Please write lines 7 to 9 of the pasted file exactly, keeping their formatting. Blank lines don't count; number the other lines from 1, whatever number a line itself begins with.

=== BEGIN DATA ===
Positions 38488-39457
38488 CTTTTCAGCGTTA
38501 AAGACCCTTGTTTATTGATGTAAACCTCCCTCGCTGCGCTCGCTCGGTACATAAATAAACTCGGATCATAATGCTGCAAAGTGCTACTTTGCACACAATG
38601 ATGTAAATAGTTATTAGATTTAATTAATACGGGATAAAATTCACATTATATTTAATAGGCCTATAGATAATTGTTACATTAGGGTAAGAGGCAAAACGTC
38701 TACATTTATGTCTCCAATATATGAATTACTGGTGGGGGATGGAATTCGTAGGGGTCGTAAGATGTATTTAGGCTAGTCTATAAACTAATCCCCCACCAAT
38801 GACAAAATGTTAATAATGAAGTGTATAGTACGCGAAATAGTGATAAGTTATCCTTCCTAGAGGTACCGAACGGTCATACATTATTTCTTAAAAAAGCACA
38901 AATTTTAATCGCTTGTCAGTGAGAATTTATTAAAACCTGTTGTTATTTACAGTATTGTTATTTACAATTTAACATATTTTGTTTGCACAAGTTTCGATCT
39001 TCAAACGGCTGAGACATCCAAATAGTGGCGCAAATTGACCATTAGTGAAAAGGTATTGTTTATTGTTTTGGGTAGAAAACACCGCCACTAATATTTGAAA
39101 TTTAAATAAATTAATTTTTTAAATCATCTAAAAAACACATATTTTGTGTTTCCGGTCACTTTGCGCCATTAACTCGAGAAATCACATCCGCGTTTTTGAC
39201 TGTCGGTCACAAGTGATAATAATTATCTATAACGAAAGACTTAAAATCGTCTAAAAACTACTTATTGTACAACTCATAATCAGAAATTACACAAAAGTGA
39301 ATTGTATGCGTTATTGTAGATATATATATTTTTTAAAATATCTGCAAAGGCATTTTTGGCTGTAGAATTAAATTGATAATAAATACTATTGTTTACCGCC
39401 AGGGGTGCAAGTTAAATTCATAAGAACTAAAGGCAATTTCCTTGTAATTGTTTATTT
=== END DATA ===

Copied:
38901 AATTTTAATCGCTTGTCAGTGAGAATTTATTAAAACCTGTTGTTATTTACAGTATTGTTATTTACAATTTAACATATTTTGTTTGCACAAGTTTCGATCT
39001 TCAAACGGCTGAGACATCCAAATAGTGGCGCAAATTGACCATTAGTGAAAAGGTATTGTTTATTGTTTTGGGTAGAAAACACCGCCACTAATATTTGAAA
39101 TTTAAATAAATTAATTTTTTAAATCATCTAAAAAACACATATTTTGTGTTTCCGGTCACTTTGCGCCATTAACTCGAGAAATCACATCCGCGTTTTTGAC